Coronary Artery Disease in Diabetic Patients with End-Stage Renal Disease
Diabetes mellitus is no longer considered a contraindication for end-stage renal disease care. In fact, in some centers approximately 20% of all new patients with uremia accepted into treatment programs have diabetic nephropathy as a primary diagnosis. Although some investigators have reported excellent patient survival in diabetic patients undergoing renal transplantation,(1) other recent data have been less favorable, pointing out some selection bias in the previous results. It is uniformly accepted that both maintenance hemodialysis and renal transplantation in diabetic patients are associated with excessive mortality over that expected in nondiabetic subjects.(1–4) Much of the mortality observed in this high-risk group of patients is attributable to cardiovascular disease despite the relatively young age of many of these patients.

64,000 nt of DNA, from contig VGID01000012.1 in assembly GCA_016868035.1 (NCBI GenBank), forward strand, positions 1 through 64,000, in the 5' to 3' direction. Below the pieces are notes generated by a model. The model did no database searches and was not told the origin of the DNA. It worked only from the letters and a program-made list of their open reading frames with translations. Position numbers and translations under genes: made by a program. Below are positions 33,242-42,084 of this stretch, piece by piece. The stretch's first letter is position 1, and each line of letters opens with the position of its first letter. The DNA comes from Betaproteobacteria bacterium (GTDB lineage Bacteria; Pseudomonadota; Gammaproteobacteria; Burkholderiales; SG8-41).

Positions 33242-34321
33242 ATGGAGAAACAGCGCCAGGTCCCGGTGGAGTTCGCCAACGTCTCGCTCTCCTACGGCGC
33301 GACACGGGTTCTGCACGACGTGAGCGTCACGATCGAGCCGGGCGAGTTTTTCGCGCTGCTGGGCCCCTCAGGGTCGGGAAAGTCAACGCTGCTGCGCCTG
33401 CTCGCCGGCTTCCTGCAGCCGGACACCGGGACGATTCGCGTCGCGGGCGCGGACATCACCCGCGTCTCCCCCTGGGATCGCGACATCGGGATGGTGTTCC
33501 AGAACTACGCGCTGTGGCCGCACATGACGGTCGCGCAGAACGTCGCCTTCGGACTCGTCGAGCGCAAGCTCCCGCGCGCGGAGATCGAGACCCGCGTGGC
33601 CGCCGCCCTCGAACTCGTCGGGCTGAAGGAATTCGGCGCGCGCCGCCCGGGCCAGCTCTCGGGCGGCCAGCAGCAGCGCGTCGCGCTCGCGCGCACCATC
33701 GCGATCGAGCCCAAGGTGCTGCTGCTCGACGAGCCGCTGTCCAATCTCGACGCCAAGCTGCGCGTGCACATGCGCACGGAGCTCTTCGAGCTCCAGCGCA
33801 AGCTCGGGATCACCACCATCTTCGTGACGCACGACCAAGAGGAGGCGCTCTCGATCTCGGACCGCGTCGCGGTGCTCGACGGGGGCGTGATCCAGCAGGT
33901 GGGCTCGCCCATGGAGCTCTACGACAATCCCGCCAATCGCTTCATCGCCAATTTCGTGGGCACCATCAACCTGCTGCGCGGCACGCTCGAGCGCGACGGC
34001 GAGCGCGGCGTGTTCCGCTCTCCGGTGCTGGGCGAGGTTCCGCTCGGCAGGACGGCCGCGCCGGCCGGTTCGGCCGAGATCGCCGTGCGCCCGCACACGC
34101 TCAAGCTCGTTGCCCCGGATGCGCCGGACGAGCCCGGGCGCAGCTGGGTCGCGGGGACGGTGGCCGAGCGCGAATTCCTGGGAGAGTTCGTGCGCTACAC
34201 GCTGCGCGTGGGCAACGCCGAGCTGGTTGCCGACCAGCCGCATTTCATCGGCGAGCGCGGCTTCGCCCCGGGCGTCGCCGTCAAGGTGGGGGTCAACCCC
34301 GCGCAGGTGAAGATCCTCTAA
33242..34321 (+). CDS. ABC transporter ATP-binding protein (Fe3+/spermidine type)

KeywordsDiabetic Patient Diabetic Nephropathy Renal Transplantation Nondiabetic Patient Maintenance Hemodialysis
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